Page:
Like her younger sister Catherine, Eleanor McAdoo Wiley painted in an Impressionist manner, favoring a pastel palette to create still lifes, portraiture, flower studies, and depictions of historic homes. While Catherine Wiley was the better-known, more influential artist of the two sisters, Eleanor made a lasting mark of her own on Knoxville’s cultural landscape through her work as a community leader, arts advocate, and portraitist.

The Wiley family moved to Knoxville, Tennessee, around 1880. Eleanor studied at the University of Tennessee and at the Stevens Summer School of Painting, an art colony established by modernist painter Will Henry Stevens that operated in Gatlinburg from the early 1930s through at least 1939. She was an active member of the Nicholson Art League and, in 1934, she founded the Knoxville Art Center, which later merged with the Dulin Gallery of Art and is known today as the Knoxville Museum of Art.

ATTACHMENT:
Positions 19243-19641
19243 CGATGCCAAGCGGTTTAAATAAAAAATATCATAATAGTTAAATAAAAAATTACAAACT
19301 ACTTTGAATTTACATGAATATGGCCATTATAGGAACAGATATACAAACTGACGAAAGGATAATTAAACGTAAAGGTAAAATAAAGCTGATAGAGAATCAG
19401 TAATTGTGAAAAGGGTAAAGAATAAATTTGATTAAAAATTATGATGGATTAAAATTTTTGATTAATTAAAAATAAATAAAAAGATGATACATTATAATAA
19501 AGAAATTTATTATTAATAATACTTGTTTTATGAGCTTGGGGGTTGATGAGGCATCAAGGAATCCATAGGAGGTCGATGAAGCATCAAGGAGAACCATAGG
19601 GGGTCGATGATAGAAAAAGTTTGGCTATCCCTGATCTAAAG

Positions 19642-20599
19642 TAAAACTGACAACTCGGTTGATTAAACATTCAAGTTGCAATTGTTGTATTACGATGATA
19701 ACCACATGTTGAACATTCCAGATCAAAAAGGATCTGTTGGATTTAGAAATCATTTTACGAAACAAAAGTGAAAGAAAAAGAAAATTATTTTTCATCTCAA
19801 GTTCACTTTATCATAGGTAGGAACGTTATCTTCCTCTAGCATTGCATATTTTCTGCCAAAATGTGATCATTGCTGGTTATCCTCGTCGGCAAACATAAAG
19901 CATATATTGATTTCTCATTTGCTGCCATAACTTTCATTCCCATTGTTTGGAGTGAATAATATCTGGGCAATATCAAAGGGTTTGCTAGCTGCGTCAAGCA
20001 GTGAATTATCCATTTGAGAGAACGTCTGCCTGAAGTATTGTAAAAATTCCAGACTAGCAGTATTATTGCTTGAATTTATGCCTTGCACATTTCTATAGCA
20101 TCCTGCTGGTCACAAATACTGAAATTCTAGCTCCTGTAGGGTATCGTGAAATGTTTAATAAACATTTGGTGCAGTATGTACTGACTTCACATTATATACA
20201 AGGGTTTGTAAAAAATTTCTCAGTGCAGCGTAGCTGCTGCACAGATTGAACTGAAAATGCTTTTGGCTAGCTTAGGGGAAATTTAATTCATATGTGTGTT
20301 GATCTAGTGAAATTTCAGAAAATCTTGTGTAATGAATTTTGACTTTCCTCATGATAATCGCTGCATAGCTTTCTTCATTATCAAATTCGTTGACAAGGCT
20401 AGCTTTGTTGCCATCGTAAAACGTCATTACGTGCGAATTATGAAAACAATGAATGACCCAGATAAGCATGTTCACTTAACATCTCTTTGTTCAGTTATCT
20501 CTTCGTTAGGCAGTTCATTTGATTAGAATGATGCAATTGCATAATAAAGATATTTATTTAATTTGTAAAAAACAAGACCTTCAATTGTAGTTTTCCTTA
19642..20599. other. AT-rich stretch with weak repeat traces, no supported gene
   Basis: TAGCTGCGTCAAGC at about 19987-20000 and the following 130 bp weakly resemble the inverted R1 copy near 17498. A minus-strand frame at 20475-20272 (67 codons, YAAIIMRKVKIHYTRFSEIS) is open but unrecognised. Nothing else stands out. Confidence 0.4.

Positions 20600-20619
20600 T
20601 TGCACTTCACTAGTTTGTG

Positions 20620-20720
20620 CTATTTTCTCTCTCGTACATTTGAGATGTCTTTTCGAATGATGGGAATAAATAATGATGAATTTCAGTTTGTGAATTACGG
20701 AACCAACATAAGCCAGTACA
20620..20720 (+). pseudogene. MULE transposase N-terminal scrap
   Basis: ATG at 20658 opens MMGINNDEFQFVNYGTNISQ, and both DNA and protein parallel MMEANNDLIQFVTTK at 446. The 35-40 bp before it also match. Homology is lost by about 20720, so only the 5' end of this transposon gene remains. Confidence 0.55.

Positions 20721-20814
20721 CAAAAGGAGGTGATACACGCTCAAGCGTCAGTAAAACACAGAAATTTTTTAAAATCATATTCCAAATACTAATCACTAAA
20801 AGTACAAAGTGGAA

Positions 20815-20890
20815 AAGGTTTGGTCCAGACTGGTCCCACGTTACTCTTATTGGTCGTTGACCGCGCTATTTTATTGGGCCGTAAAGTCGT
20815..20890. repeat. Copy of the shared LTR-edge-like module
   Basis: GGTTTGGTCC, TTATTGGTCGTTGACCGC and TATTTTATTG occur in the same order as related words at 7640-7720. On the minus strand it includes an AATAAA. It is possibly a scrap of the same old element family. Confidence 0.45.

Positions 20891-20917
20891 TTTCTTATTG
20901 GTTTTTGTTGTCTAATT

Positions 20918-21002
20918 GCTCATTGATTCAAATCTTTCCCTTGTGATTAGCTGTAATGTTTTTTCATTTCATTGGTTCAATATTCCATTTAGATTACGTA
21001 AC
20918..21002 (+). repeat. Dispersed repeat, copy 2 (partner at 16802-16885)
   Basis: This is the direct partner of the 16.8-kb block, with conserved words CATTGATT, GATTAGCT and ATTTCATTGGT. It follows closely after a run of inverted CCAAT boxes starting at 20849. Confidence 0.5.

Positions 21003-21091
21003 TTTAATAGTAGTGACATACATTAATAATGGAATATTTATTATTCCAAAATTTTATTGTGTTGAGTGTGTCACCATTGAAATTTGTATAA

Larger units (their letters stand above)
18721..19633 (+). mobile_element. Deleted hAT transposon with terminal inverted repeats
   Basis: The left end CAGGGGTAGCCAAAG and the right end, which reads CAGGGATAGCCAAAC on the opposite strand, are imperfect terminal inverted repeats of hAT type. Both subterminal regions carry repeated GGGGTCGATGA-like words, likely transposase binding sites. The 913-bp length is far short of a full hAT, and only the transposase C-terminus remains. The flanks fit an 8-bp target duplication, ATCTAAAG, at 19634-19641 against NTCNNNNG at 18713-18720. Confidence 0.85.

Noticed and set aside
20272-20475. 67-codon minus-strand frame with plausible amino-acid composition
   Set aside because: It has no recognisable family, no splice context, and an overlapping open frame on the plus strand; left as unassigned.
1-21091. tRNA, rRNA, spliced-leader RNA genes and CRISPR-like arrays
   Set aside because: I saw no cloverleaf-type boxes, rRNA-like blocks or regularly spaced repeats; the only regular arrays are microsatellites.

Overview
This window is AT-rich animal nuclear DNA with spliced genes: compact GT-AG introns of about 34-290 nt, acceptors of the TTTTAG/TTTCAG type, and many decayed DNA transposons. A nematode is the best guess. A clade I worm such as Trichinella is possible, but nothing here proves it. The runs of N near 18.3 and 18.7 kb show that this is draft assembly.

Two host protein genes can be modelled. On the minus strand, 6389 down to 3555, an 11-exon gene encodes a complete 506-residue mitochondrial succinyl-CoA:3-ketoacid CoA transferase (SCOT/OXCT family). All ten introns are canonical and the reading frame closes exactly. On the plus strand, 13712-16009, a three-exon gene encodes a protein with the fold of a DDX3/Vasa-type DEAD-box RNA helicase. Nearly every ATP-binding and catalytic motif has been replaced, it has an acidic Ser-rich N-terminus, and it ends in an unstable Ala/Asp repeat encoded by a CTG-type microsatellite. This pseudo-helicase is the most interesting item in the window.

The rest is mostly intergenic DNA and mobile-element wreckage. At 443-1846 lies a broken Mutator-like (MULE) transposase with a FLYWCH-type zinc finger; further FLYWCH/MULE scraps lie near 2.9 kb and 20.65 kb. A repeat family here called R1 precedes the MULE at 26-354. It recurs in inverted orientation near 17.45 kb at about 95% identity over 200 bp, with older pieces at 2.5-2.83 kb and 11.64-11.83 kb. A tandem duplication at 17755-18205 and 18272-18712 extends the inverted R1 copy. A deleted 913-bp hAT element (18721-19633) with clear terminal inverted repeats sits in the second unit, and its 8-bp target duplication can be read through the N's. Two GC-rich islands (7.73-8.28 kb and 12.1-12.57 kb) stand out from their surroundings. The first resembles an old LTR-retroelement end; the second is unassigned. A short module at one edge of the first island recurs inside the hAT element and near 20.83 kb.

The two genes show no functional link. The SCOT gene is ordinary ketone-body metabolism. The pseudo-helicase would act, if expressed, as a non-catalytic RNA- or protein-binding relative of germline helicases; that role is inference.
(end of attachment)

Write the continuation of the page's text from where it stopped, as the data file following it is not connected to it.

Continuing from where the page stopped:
Eleanor Wiley was a popular portraitist who was frequently commissioned to depict prominent state citizens. In 1934, she participated in the Public Works of Art project, a government-funded art program sponsored by the WPA. As part of this effort, she painted a series of portraits on porcelain for the Knox County Public Library featuring notable men in Tennessee history, including presidents Andrew Jackson and Andrew Johnson. In honor of the state’s sesquicentennial celebration in 1946, Wiley produced portraits of two distinguished military leaders from Tennessee: the late Samuel P. Carter, who led a group of Union loyalists in East Tennessee during the Civil War, and Admiral Charles St. John Butler. Wiley was also commissioned by the University of Tennessee in 1951 to record the likeness of Dr. Philander Priestly Claxton, who established and directed the school’s Department of Education from 1902 to 1911, before serving as the United States Commissioner of Education. Eleanor Wiley’s work is held in the collections of the Tennessee State Museum, the Morris Museum of Art, the Museum of East Tennessee History, and the Knoxville Museum of Art.